JK: One aspect is the responsibility of all the principals in an organization of 165 people to rely on many leaders within the firm to identify individuals with specific talents and help mentor and cultivate them. The approach is to spend time with individuals, learn what people’s interests are, try to find opportunities for them to pursue those interests and passions and challenge them in other areas. One of the things I credit in my journey is that I usually said yes to opportunities presented to me, whether they were something I was seeking out or not. That often exposed me to different facets of the profession, introduced me to different people and organizations, internally and externally. Part of being a mentor and an advocate is to present opportunities to individuals they have perhaps not considered for themselves to see where that could take them.

DI: How would you describe the culture of mentorship at CO?

JK: It has many characteristics. We do have a formal mentorship program - one we have developed over years and continue to adjust as we receive feedback, but that works quite well and is pretty simple. It is formal in the sense that, even though it’s not required, one does need to sign up and fill out a brief questionnaire. It’s about your interests and who you think in the organization would make a good mentor for you in that year. It’s a one-year pairing. Beyond the formality of the pairing, the two individuals determine for themselves how they will engage. We do have a budget for it so people can go to lunch or coffee and that helps keep the program going. And because it’s for one year, people really appreciate that they can have many different mentors over their career.

At any given time, people have really thought about what they see in their immediate future and who would be a good mentor. That’s the formal mentorship program. We are very project-centric, all our principals, including myself, work on projects. Much of the mentorship occurs at a project level—formally teaching somebody how to be a project manager, guiding them in how to run a project, plus being an advocate for them with the client. Sometimes it’s simply the more technical components or design development of creating architecture.

DI: Let’s talk about diversity, equity and inclusion. It’s no secret - we work in a profession and in an industry that has not been terribly diverse. There’s been a lot of attention and effort to try to make positive change in that area. Tell us how this came to be a passion.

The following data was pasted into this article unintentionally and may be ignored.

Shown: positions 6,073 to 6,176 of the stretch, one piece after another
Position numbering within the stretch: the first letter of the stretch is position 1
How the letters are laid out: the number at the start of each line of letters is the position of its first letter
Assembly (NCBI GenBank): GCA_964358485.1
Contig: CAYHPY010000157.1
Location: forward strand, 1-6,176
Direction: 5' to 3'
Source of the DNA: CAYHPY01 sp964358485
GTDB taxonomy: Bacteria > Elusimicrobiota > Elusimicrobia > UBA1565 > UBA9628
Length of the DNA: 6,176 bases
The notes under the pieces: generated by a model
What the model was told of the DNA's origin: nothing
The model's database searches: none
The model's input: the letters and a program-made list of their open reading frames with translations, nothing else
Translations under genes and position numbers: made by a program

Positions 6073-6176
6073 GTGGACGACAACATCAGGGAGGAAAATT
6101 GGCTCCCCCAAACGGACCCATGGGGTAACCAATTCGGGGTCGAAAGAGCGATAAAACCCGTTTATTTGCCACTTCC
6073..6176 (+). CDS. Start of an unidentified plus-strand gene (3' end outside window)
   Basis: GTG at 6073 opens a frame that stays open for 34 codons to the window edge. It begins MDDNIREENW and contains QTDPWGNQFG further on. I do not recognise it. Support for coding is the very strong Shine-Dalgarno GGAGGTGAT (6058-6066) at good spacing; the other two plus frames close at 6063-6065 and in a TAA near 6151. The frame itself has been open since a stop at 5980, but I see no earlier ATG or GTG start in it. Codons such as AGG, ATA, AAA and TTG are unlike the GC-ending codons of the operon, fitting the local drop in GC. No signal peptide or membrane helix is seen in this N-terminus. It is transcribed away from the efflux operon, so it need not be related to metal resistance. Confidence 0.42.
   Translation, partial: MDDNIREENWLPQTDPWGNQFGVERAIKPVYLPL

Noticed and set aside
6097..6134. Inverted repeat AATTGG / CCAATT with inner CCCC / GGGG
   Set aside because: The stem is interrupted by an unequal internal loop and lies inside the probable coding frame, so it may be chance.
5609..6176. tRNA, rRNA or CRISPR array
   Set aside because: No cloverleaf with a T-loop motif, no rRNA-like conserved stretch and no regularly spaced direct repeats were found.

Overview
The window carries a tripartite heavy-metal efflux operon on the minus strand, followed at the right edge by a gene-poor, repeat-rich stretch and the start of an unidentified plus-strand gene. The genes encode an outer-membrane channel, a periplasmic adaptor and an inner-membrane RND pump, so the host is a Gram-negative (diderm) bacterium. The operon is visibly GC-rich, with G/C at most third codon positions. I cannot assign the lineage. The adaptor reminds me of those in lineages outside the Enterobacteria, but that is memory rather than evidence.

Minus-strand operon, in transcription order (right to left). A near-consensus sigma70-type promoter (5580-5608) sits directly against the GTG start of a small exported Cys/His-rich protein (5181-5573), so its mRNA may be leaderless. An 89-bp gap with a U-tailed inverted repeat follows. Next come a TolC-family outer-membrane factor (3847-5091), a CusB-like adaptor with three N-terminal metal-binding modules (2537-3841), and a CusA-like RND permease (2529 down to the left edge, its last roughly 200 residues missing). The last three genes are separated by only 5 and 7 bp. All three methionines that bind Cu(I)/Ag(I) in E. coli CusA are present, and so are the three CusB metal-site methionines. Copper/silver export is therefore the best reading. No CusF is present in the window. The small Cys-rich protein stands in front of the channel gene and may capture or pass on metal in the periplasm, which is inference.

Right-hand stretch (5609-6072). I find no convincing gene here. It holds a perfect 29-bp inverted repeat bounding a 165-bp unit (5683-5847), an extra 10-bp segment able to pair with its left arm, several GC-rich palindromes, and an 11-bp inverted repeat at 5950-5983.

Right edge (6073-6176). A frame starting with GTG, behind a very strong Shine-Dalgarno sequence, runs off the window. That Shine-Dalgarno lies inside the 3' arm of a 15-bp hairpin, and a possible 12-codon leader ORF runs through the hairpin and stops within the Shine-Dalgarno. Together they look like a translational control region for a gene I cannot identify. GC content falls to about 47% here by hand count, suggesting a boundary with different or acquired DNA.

JK: I am passionate about the topic. For me, it was very much an evolution. It might help to go back a bit. I was encouraged to consider architecture from my father because he saw me having an interest. Through that, I was encouraged. I didn’t have any architects in my family nor any close relationships with architects, but it was a profession planted within me at an early age as an option. It never occurred to me that it was not an option as a woman to be an architect. When I went to school, it was not 50/50, but there were a number of women. As my career progressed, I did start to notice there were fewer women practicing. 

My interest as a woman was trying to understand what is it about architecture that creates unique challenges for females. This aligned at a timely point with the conversation in the profession around equity. It’s a multifaceted issue, but it starts with representation. Women just were not exposed to the profession of architecture. As that has changed, it has created greater representation where women see other women in roles in architecture, including leadership roles, and that makes it possible.

There’s also an aspect of acceptance. The profession and the world have changed to the point where there’s a recognition that different approaches and styles within both design and leadership of architecture are beneficial. That more voices and differences can be of benefit. By including more women and underrepresented minorities, the profession and architecture have become richer. Finally, thinking about flexibility, women still carry a larger burden of responsibilities in the home. So, it’s been important to consider what that means and how architecture—and CO Architects, specifically—can be a place that recognizes that, a place where not just women, but parents or caretakers of any kind can work and also have families.

DI: There are a few different levels on which we could look at diversity, equity and inclusion. On an individual level, a team level, a firm level and on an industry level. What we have the most influence over, though, is our direct sphere. As managing principal at CO, what do you see as your role? What are you all doing and what are you personally doing to improve DEI at the firm?

JK: We’ve made significant advances in the past five to 10 years to the point where we are 50/50 men and women. A lot of that came with a simple approach in our hiring. We wanted to have broad representation of those participating in interviews, not just from our architectural perspectives (somebody deeply passionate about design or somebody deeply passionate about project delivery) but also to have gender representation within the interviews. In doing that, we still hired the candidates we felt were the best candidates. We just were able to hire more women. That made a significant difference. 

Organizationally, we recognized the value of diverse voices. Not just in gender diversity, but in making sure we are a place where we make room for all voices. Often organizations have a culture, and that culture can perpetuate sameness. Everybody acts this way, or this is how we do things. We continually reinforce that good ideas can come from anywhere. There are different styles, and we need to make sure we are making room and encouraging everyone to participate in all aspects of the practice.



Jon Stewart quote